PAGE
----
But there are people who have made a lot of money in China. They must be good. Or just buy property. Plenty of cities are up 40-50% in the past year.

 

If you choose to look at the details it's complex.  But at the headline level it's fairly simple.  Debt can't grow faster than GDP forever and it is growing so much faster than GDP that we will reach the point where it can't carry on fairly soon (single digit years).  Usually, that kind of event is unpleasant, and China is big enough for it to be unpleasant globally not just locally. 

 

It is linked to the current monetary policy of the world because it is very hard to build up this sort of debt level (globally, not just China) when interest rates are higher and there is less money.  If low rates didn't spur debt creation there would be no point lowering rates.  That's basically the whole point.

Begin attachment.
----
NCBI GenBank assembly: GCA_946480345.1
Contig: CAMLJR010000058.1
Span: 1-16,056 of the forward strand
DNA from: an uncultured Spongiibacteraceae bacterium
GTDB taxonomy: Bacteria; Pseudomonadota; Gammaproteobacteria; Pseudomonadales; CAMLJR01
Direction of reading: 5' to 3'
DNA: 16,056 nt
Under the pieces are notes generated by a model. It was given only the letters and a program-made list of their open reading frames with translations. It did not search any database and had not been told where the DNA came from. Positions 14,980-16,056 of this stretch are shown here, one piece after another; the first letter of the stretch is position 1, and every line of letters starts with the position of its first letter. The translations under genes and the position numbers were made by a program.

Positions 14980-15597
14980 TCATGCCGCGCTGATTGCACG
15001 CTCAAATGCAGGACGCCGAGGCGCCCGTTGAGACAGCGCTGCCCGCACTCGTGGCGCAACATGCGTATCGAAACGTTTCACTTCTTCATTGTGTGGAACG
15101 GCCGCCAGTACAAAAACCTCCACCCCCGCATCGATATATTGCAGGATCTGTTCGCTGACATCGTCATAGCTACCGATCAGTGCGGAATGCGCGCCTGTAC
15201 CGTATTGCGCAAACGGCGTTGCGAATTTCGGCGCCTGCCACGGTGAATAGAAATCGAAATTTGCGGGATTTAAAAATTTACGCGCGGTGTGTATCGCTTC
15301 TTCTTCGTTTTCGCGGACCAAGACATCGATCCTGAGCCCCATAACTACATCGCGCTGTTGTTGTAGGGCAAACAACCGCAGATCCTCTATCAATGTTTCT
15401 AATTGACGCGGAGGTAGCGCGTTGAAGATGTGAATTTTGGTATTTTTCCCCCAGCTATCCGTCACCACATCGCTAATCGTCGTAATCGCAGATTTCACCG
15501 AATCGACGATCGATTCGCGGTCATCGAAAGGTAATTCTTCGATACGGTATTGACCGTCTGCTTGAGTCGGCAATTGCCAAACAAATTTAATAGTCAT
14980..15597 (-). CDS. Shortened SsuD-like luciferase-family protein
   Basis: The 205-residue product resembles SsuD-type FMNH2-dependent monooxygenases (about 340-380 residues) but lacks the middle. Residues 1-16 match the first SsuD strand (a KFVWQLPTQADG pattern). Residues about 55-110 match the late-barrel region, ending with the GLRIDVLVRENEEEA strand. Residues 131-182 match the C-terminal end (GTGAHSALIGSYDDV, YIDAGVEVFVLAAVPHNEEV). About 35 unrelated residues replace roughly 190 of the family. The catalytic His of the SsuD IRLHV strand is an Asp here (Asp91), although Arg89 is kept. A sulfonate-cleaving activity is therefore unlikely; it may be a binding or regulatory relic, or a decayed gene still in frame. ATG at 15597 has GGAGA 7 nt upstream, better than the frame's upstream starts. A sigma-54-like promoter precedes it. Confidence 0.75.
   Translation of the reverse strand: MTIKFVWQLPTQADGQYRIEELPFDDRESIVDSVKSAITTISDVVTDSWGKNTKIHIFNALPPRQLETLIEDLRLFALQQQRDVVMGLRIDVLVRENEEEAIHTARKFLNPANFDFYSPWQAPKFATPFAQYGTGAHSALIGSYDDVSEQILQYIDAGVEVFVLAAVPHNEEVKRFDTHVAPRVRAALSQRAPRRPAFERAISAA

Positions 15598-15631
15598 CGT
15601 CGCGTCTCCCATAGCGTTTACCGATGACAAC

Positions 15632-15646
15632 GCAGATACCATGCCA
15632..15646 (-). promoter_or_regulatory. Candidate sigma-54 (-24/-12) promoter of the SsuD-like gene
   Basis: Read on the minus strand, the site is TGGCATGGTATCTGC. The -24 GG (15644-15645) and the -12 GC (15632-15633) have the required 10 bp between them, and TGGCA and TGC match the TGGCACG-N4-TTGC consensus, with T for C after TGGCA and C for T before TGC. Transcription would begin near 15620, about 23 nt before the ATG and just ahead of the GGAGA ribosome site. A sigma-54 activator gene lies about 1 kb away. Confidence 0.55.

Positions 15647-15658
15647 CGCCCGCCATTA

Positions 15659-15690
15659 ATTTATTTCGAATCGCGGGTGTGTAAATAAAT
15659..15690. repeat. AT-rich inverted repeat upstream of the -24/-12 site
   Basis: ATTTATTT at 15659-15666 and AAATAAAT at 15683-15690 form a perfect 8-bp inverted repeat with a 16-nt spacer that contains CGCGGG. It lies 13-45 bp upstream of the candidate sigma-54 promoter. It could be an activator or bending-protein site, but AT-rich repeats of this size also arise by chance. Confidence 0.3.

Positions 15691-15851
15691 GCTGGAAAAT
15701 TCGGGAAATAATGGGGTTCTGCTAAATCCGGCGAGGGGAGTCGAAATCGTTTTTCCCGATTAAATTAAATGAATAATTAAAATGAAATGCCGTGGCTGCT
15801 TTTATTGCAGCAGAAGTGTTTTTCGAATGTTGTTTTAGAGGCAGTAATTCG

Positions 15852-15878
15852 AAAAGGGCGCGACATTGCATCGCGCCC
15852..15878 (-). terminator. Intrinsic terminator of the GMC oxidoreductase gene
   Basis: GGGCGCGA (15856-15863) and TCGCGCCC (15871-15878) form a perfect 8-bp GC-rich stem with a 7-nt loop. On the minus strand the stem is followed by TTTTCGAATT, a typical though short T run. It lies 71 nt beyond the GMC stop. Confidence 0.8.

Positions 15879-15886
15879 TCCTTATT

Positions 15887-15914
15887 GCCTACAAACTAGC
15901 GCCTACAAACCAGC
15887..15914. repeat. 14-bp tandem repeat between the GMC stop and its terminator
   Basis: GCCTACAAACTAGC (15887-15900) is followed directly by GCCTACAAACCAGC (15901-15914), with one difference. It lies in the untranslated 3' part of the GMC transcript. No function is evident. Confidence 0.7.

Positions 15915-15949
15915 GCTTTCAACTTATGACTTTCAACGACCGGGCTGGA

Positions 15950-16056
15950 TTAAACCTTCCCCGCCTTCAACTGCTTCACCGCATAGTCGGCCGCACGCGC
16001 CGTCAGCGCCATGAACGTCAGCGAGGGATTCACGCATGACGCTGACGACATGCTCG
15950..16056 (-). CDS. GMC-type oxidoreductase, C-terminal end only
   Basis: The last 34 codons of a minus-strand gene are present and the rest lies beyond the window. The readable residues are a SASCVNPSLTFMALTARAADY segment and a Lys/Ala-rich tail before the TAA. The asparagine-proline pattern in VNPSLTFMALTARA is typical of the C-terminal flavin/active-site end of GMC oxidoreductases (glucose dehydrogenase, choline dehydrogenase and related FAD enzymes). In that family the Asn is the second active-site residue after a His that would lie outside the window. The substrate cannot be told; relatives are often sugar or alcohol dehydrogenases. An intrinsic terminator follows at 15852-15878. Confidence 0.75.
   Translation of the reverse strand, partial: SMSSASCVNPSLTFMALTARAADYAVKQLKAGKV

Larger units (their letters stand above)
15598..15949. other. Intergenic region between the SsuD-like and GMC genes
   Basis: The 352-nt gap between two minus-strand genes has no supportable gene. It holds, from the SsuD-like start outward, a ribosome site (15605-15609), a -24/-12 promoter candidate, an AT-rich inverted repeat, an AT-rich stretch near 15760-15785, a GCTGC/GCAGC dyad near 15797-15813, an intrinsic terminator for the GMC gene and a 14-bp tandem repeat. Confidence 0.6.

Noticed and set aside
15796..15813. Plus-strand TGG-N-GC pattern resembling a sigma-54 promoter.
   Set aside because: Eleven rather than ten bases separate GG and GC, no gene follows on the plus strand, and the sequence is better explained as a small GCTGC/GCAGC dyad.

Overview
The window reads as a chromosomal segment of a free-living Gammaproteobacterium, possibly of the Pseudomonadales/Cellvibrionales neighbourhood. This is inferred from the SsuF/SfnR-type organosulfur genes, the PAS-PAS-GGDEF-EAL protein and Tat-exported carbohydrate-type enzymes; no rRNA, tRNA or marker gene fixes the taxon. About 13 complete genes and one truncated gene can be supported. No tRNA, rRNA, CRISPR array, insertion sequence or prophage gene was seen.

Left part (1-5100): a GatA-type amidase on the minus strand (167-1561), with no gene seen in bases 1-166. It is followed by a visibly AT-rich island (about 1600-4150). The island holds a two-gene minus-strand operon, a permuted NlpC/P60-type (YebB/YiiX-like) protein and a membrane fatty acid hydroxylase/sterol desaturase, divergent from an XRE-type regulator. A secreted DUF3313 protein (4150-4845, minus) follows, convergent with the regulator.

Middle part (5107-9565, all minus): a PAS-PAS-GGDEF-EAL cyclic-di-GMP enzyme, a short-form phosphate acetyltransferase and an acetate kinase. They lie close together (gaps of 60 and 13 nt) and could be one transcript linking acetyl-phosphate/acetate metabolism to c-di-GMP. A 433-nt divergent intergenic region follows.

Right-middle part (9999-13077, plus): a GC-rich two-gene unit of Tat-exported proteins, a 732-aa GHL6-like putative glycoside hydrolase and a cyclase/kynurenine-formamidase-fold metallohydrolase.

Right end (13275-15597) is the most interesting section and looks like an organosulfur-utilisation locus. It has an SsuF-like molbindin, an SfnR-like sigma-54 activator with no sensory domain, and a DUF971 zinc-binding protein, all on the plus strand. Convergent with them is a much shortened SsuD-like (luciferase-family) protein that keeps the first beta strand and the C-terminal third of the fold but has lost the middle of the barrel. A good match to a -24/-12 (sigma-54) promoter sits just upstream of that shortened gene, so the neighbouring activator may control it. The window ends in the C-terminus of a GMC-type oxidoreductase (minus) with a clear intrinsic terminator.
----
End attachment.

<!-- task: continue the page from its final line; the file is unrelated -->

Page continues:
Link to comment
Share on other sites

Create an account or sign in to comment

You need to be a member in order to leave a comment

Create an account

Sign up for a new account in our community. It's easy!

Register a new account

Sign in

Already have an account? Sign in here.

Sign In Now
 Share

×
×
  • Create New...